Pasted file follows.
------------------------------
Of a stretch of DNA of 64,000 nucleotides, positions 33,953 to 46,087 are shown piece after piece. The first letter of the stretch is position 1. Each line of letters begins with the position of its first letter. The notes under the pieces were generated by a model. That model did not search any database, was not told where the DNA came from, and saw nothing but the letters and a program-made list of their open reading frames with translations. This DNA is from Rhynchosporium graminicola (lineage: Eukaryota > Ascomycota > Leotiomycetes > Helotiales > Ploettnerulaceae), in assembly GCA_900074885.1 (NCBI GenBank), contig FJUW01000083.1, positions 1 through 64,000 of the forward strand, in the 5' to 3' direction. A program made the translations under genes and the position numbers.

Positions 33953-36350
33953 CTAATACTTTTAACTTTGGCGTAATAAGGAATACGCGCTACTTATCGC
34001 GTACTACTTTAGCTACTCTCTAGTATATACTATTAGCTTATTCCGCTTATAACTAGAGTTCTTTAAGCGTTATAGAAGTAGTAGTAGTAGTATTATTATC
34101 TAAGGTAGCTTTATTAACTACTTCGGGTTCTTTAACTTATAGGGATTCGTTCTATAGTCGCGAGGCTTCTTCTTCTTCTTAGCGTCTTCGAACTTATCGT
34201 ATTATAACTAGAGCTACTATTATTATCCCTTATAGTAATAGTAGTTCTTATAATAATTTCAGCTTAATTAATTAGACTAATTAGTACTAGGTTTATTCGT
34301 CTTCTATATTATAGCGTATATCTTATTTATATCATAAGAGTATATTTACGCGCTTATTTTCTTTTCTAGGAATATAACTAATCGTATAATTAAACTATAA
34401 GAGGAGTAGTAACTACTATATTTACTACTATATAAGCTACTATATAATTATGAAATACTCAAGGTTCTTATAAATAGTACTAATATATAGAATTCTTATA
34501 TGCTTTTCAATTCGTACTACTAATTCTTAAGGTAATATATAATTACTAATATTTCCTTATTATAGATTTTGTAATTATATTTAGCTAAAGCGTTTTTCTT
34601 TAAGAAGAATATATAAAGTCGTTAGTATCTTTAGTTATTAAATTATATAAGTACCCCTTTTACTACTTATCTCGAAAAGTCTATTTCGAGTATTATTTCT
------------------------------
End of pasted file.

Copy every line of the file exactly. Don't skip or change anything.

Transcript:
Of a stretch of DNA of 64,000 nucleotides, positions 33,953 to 46,087 are shown piece after piece. The first letter of the stretch is position 1. Each line of letters begins with the position of its first letter. The notes under the pieces were generated by a model. That model did not search any database, was not told where the DNA came from, and saw nothing but the letters and a program-made list of their open reading frames with translations. This DNA is from Rhynchosporium graminicola (lineage: Eukaryota > Ascomycota > Leotiomycetes > Helotiales > Ploettnerulaceae), in assembly GCA_900074885.1 (NCBI GenBank), contig FJUW01000083.1, positions 1 through 64,000 of the forward strand, in the 5' to 3' direction. A program made the translations under genes and the position numbers.

Positions 33953-36350
33953 CTAATACTTTTAACTTTGGCGTAATAAGGAATACGCGCTACTTATCGC
34001 GTACTACTTTAGCTACTCTCTAGTATATACTATTAGCTTATTCCGCTTATAACTAGAGTTCTTTAAGCGTTATAGAAGTAGTAGTAGTAGTATTATTATC
34101 TAAGGTAGCTTTATTAACTACTTCGGGTTCTTTAACTTATAGGGATTCGTTCTATAGTCGCGAGGCTTCTTCTTCTTCTTAGCGTCTTCGAACTTATCGT
34201 ATTATAACTAGAGCTACTATTATTATCCCTTATAGTAATAGTAGTTCTTATAATAATTTCAGCTTAATTAATTAGACTAATTAGTACTAGGTTTATTCGT
34301 CTTCTATATTATAGCGTATATCTTATTTATATCATAAGAGTATATTTACGCGCTTATTTTCTTTTCTAGGAATATAACTAATCGTATAATTAAACTATAA
34401 GAGGAGTAGTAACTACTATATTTACTACTATATAAGCTACTATATAATTATGAAATACTCAAGGTTCTTATAAATAGTACTAATATATAGAATTCTTATA
34501 TGCTTTTCAATTCGTACTACTAATTCTTAAGGTAATATATAATTACTAATATTTCCTTATTATAGATTTTGTAATTATATTTAGCTAAAGCGTTTTTCTT
34601 TAAGAAGAATATATAAAGTCGTTAGTATCTTTAGTTATTAAATTATATAAGTACCCCTTTTACTACTTATCTCGAAAAGTCTATTTCGAGTATTATTTCT